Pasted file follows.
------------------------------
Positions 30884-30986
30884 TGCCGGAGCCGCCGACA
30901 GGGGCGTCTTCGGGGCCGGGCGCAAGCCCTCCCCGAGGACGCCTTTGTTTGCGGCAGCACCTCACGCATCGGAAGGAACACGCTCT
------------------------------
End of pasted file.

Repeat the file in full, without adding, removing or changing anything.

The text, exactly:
Positions 30884-30986
30884 TGCCGGAGCCGCCGACA
30901 GGGGCGTCTTCGGGGCCGGGCGCAAGCCCTCCCCGAGGACGCCTTTGTTTGCGGCAGCACCTCACGCATCGGAAGGAACACGCTCT